About That Strong Economy?

By at 7 March, 2024, 12:17 pm

Small Business Economic Insider

by Raymond J. Keating –

It’s amazing what political talk and diminished expectations can achieve. For example, I keep hearing about our strong economy, but then I look at the data and assorted key reports, and I think, “Really?”

First, let’s get some perspective on economic growth. Yes, the second half of 2023 experienced strong growth, with real annualized GDP growth registering 4.9 percent in the third quarter and 3.2 percent in the fourth quarter. That was welcome news.

However, for all of 2023, the economy grew at only 2.5 percent in real terms. In fact, over the past 17 years, real GDP growth averaged a woeful 1.8 percent, which was half the average rate of 3.6 percent that prevailed from 1950 to 2006. And over these past 17 years, the top real annual rate of growth was 3.0 percent in 2018 (the only year to touch 3 percent).

So, here is the source of diminished expectations, along with presidential administrations and Members of Congress over this period playing politics and claiming that the economy is growing rapidly when it aligned with their interests to do so. But the U.S. is not destined for under-performing growth. Instead, slow growth effectively has been a choice made by policymakers who have imposed policies that raise costs, and diminish entrepreneurship and investment.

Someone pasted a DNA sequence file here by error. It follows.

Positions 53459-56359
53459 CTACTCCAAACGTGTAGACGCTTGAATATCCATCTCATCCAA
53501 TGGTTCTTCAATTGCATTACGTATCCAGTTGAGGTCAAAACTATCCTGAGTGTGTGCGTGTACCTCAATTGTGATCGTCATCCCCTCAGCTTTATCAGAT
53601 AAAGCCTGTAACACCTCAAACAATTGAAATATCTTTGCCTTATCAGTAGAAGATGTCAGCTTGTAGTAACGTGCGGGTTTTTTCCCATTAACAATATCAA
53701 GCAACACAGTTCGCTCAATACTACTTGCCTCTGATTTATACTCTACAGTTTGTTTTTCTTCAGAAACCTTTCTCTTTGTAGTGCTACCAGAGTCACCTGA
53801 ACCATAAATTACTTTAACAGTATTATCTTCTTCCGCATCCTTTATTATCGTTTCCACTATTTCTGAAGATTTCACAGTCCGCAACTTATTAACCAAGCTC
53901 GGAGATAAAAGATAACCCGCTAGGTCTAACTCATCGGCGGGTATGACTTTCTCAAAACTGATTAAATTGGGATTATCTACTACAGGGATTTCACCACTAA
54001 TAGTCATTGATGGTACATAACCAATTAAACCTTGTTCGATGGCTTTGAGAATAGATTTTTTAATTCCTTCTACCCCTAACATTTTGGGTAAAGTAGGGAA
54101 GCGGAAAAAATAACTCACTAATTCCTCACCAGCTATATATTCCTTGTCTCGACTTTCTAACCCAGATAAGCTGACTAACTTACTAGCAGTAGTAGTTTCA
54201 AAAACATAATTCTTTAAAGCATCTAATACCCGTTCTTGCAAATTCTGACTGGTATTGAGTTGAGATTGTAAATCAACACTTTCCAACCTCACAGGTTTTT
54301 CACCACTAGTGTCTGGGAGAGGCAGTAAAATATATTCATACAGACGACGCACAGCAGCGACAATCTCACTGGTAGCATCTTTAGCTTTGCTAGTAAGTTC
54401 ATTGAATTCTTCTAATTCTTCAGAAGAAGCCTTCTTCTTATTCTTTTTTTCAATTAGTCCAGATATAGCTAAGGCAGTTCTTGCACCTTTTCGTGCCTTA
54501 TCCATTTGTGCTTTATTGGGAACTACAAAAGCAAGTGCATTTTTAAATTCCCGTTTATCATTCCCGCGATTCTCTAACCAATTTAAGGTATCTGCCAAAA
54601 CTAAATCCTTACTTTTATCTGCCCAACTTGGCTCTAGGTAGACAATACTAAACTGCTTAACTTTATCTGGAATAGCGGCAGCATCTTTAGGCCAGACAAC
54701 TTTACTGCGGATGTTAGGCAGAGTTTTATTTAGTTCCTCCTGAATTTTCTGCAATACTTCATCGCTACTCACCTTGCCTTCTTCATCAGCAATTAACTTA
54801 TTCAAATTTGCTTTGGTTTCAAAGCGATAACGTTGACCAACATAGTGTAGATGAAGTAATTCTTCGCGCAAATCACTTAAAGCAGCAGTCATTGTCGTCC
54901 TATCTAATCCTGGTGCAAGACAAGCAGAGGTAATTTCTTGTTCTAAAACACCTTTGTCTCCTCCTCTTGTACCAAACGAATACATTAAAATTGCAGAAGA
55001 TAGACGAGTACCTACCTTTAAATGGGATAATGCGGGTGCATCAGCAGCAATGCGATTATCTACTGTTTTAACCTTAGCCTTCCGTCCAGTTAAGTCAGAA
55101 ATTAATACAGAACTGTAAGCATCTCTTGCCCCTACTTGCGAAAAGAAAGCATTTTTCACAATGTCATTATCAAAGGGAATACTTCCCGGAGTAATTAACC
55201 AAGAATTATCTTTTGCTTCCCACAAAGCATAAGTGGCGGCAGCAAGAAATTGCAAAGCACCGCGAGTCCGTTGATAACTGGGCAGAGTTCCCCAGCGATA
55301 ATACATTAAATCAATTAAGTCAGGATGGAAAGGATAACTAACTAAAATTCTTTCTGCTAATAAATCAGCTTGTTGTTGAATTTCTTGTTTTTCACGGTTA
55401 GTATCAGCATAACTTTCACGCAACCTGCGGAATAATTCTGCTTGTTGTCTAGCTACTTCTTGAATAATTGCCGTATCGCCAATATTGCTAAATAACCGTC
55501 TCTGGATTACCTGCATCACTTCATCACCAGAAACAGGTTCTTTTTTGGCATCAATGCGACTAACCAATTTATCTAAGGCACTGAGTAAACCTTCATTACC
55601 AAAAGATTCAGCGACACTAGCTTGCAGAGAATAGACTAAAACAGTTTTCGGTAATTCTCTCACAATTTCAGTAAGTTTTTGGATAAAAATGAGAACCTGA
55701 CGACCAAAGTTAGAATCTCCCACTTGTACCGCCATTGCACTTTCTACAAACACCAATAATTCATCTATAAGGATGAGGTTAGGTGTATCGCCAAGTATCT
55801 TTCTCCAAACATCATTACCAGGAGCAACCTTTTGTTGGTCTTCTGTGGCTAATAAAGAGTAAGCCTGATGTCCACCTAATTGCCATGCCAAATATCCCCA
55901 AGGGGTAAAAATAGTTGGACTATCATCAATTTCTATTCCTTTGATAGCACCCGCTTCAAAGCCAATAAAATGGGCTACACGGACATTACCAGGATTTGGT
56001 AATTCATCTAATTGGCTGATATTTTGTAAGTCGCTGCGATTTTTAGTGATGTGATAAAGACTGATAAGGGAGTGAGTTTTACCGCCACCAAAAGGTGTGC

Early Data Points to a Poor Start for 2024

Second, the latest reports that we’ve received in terms of what’s going on in the economy have pointed to a poor start for 2024, as SBE Council noted in analyses on manufacturing, personal income, durable goods, industrial production and retail sales.

Third, the latest Fed Beige Book didn’t exactly point in a positive direction on growth. In fact, it opened: “Economic activity increased slightly, on balance, since early January, with eight Districts reporting slight to modest growth in activity, three others reporting no change, and one District noting a slight softening.”

Indeed, my concerns were not relieved by much of what was said in the rest of the report.

For example, manufacturing was “largely unchanged.” Consumer spending “inched down.” As for jobs, “Employment rose at a slight to modest pace in most Districts,” and businesses apparently confronted persisting price pressures.

My hope lies in the hopes expressed by those surveyed by the Fed:

“The outlook for future economic growth remained generally positive, with contacts noting expectations for stronger demand and less restrictive financial conditions over the next 6 to 12 months.”

Hey, I’ll take “generally positive” at this point – especially with this being a bizarre election year, and a clear pro-growth agenda of significant tax and regulatory relief, free trade, and reining in government spending seemingly being absent from the policy debate.

Raymond J. Keating is chief economist for the Small Business & Entrepreneurship Council. His latest books on the economy are The Weekly Economist: 52 Quick Reads to Help You Think Like an Economist, The Weekly Economist II: 52 More Quick Reads to Help You Think Like an Economist and The Weekly Economist III: Another 52 Quick Reads to Help You Think Like an Economist.


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